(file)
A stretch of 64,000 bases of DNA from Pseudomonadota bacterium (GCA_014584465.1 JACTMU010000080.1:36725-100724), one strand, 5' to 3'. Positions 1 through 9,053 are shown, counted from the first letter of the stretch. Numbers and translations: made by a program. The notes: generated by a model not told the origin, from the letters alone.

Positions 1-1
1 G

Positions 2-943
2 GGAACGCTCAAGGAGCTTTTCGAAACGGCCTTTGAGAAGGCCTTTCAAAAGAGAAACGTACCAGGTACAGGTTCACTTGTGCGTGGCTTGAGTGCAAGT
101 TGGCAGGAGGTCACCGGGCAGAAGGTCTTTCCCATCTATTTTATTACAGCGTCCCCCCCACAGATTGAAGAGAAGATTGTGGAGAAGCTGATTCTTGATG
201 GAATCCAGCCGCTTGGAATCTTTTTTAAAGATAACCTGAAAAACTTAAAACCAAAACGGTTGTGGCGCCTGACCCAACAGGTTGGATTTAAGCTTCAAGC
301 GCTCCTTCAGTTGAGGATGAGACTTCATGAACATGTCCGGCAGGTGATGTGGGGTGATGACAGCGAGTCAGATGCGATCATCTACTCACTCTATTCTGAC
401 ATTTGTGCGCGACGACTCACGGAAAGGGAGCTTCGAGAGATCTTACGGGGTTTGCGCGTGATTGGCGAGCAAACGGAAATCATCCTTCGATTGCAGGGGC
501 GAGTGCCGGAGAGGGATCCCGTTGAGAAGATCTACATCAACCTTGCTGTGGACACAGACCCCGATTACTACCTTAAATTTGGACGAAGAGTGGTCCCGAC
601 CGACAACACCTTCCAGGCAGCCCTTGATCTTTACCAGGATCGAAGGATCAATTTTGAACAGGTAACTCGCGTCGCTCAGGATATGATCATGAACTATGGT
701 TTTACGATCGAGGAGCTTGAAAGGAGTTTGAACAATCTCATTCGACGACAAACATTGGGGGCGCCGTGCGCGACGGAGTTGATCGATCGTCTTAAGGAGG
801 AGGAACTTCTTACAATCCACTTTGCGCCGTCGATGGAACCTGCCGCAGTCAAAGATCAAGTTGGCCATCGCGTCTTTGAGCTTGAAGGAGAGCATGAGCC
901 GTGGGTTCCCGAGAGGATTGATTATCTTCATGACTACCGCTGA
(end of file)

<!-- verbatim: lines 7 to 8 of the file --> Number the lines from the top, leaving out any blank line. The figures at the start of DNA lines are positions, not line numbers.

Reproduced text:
201 GAATCCAGCCGCTTGGAATCTTTTTTAAAGATAACCTGAAAAACTTAAAACCAAAACGGTTGTGGCGCCTGACCCAACAGGTTGGATTTAAGCTTCAAGC
301 GCTCCTTCAGTTGAGGATGAGACTTCATGAACATGTCCGGCAGGTGATGTGGGGTGATGACAGCGAGTCAGATGCGATCATCTACTCACTCTATTCTGAC